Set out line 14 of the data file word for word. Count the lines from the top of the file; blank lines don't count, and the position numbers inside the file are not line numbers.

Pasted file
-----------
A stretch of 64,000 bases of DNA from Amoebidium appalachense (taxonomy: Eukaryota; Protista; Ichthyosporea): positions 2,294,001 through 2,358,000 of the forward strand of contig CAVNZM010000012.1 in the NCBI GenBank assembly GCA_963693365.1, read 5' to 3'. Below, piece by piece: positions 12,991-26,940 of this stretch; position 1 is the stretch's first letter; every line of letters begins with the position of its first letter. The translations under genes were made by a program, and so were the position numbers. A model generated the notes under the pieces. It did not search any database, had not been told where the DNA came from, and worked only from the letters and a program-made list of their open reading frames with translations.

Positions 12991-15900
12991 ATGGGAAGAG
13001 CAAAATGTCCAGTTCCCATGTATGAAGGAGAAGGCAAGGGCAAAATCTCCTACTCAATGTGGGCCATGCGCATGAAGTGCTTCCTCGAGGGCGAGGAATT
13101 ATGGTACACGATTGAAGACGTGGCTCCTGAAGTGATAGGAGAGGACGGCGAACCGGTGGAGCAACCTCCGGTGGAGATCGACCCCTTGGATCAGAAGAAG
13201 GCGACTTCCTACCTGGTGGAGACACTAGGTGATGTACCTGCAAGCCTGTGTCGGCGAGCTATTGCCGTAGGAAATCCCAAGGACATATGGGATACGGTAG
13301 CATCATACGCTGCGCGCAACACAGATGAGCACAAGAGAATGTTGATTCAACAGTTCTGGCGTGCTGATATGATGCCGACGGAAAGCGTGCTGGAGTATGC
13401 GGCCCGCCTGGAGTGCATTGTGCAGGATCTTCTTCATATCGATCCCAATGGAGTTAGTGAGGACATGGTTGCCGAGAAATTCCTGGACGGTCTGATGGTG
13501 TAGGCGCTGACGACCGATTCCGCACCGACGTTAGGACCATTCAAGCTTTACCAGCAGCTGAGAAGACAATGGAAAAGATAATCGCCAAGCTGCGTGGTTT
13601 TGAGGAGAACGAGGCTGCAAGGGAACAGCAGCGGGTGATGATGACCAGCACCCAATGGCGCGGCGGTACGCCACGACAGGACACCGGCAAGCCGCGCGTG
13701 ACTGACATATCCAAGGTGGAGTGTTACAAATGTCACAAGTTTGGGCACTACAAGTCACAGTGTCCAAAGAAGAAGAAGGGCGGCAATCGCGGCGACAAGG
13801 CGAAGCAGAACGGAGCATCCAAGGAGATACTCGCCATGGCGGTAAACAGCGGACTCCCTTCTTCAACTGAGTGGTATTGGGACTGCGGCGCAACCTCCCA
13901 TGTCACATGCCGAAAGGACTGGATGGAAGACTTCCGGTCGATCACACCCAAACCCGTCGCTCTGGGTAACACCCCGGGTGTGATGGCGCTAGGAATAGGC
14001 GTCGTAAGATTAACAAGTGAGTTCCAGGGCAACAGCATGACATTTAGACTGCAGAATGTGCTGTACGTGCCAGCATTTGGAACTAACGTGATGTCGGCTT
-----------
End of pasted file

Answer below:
14001 GTCGTAAGATTAACAAGTGAGTTCCAGGGCAACAGCATGACATTTAGACTGCAGAATGTGCTGTACGTGCCAGCATTTGGAACTAACGTGATGTCGGCTT